Photo by  Tom Whittaker, via Munchies
Photo by Tom Whittaker, via Munchies

Cooking for hundreds of people is a big enough challenge when you’re working in a professional kitchen. Doing it on the front lines of Europe’s refugee crisis adds another layer of difficulty.

Not that this fazes the No Border Kitchen crew. They set up on the street, in squats, and in the carriages of disused trains, serving thousands of meals to refugees every day, often under threat of eviction from the police and local authorities.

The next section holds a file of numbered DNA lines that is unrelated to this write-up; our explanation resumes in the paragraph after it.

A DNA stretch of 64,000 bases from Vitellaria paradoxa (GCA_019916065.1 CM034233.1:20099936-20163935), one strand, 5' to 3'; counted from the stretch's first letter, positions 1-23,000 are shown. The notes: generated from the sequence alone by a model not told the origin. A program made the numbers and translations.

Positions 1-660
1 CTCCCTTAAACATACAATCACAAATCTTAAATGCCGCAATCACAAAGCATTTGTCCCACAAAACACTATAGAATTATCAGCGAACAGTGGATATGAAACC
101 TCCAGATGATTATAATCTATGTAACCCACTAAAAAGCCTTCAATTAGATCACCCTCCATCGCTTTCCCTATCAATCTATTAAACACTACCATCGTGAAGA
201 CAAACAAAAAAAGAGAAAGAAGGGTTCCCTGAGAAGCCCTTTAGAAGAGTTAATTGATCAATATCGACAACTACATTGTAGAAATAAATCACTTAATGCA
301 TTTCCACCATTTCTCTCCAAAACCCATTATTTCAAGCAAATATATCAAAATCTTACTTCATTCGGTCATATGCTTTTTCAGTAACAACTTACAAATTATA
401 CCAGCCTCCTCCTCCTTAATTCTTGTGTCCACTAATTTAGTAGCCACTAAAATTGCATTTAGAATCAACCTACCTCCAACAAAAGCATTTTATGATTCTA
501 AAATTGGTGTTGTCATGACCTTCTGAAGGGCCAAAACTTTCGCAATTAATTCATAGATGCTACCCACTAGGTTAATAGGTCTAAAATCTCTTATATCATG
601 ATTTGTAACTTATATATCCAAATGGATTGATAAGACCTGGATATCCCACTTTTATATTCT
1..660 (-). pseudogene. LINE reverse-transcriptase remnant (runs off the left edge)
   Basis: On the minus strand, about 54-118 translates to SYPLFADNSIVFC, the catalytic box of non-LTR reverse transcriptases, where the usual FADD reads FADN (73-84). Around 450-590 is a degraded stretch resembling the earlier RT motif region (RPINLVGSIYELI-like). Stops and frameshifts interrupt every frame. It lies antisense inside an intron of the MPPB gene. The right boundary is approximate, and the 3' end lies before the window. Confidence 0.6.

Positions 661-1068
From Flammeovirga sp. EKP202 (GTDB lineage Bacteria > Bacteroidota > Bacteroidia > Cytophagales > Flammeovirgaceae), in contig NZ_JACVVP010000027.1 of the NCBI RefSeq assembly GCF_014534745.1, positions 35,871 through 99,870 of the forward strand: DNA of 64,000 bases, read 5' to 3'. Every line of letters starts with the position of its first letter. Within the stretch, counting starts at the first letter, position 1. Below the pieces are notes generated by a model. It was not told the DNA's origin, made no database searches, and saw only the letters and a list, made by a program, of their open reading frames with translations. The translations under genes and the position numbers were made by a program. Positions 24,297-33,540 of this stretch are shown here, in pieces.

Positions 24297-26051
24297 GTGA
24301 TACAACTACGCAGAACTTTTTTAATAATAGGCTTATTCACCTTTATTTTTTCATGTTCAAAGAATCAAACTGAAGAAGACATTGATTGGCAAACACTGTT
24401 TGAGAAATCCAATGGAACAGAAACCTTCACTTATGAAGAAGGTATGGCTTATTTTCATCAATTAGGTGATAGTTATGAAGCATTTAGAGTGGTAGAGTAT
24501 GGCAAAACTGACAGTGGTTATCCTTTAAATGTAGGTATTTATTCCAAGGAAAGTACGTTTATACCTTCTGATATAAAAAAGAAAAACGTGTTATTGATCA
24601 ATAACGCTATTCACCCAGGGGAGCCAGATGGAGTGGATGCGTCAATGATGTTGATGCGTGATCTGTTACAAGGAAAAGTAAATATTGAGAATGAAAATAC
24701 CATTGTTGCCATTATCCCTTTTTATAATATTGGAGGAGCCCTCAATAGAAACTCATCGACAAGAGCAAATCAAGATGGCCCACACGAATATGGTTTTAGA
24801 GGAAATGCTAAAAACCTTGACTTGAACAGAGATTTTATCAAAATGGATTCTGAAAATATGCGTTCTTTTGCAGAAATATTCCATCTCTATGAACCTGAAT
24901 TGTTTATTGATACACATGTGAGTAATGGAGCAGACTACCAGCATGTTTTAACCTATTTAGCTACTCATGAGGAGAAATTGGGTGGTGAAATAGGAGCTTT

On the Greek island of Lesbos, I find the kitchen at the side of a road about half a mile north of the island’s ferry terminal. It’s a cold afternoon in December and the crew has been here around six weeks. The camp is set up right next to the shoreline and every now and then, an overcrowded dinghy will land on the beach only metres away. Letters crafted from cardboard and tied to some railings spell out the words “REFUGEES WELCOME.”

Read the rest on Munchies.

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